Xenophanes also indicates a clear problem with the anthropomorphisation of deity, in both body and in moral identification. In fragments B11 and B12, he specifically points out the gods of Hesiod and Homer (the general conception of Hellenic gods) and criticizes their ideas on the gods committing acts of adultery, thieving, and other vices performed by humanity. In fragment B14, we see Xenophanes also criticizing not only the birth of deity, as previously mentioned, but of how people suppose the gods “have human clothing, and voice, and bodily form.” We know that this clearly violates how Xenophanes feels deity is, in truth (or at least in human conception) by fragment B23- “One god, greatest among gods and men, not at all like mortals in form or thought.” It is here that he rejects both the form and the human qualities of the Hellenic deities. If one considers the mythos of the Hellenic gods, it is seen that an intrinsic property of the deities belong in their human-like qualities. This not only relates to their domains (Hera as wife, Hermes as shepherd) but to their personalities and degree of relation to their worshippers. In most polytheistic pantheons, individuals are drawn towards worship based on how they relate to the gods. A soldier would worship Ares before battle, as to be granted prowess in the fight, honor and glory. If these properties that relate the gods to their worshippers were removed, then there would be no reason to consider these to be gods of the Hellenic people, but simply a mass of abstract forms with no use to a culture with a plethora of facets in life. It is because of this that, in order to accept Xenophanes’s cosmology and idea of divinity, one must completely reject the Hellenic pantheon, not only in identity (the individual gods within it) but in essence (the system as a whole must be discarded).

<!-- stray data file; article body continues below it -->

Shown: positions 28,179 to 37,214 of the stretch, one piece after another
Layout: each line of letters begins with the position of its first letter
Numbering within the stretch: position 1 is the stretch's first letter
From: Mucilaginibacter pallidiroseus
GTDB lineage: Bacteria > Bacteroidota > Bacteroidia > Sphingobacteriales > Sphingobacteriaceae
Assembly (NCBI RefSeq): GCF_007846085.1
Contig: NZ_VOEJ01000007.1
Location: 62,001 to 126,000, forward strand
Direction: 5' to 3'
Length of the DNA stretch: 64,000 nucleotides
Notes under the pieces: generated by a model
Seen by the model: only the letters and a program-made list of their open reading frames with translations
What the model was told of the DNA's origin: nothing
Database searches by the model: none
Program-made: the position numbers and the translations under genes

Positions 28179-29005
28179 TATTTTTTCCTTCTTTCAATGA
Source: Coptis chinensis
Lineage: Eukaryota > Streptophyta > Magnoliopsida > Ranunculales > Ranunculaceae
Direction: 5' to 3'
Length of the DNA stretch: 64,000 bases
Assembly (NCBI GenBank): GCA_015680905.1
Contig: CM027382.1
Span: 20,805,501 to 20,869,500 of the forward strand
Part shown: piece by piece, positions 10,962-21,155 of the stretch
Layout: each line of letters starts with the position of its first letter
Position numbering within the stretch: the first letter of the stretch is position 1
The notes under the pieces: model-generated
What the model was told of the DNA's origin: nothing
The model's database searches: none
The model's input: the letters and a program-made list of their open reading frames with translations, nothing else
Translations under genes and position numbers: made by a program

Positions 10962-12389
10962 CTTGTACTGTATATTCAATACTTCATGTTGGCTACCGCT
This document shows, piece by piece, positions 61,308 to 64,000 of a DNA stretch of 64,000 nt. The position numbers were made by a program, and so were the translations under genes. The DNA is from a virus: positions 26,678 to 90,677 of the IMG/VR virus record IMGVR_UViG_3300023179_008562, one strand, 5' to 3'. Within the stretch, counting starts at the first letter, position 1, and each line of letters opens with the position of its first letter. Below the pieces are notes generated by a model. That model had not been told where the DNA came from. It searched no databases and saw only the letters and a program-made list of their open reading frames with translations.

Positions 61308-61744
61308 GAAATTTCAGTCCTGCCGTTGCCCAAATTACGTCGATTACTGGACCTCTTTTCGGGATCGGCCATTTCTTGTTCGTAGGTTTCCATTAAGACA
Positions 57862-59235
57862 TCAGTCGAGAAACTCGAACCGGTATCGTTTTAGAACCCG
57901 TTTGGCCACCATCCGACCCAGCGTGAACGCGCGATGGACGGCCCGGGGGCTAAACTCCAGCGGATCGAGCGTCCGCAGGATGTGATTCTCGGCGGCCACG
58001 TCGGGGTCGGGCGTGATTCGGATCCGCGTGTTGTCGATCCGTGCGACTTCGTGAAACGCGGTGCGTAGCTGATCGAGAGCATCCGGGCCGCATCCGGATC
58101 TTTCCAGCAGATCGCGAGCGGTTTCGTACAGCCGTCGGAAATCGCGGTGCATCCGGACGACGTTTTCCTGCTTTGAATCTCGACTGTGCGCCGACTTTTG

While there may be some argument whether Xenophanes is a strict monotheist or possibly a henotheist (one god supreme over others, worshipping this god while still acknowledging the existence of others), his views come off overwhelmingly similar to monotheism, particularly as it is known in the current era. In fragments B23, B24 and B25, we see Xenophanes establishing this supremacy of the ‘one’ god. Yet, it is interesting to note that while he establishes this supremacy, he does so using the whole universe and not while speaking about other specific deities. Given Xenophanes rejection of the Hellenic notion of deity, why would he maintain the existence of gods he invalidates? This is a simple answer in that he would not, and therefore is a monotheist and cannot believe in the existence of the Hellenic pantheon.
Xenophanes, being one of the most revolutionary and radical thinkers, particularly in the scope of religion and philosophy in his era, is an invaluable contribution towards the Presocratic philosophies. The clear rejection of the origin of gods and anthropomorphic traits require that to fully understand his path of thinking, one must discard the Hellenic notion of deity and focus on the all-knowing, all-seeing deity he claims as his god. This view, lending to an early model of monotheism, keeps Xenophanes as one of the most controversial and unique of the Presocratics for all time.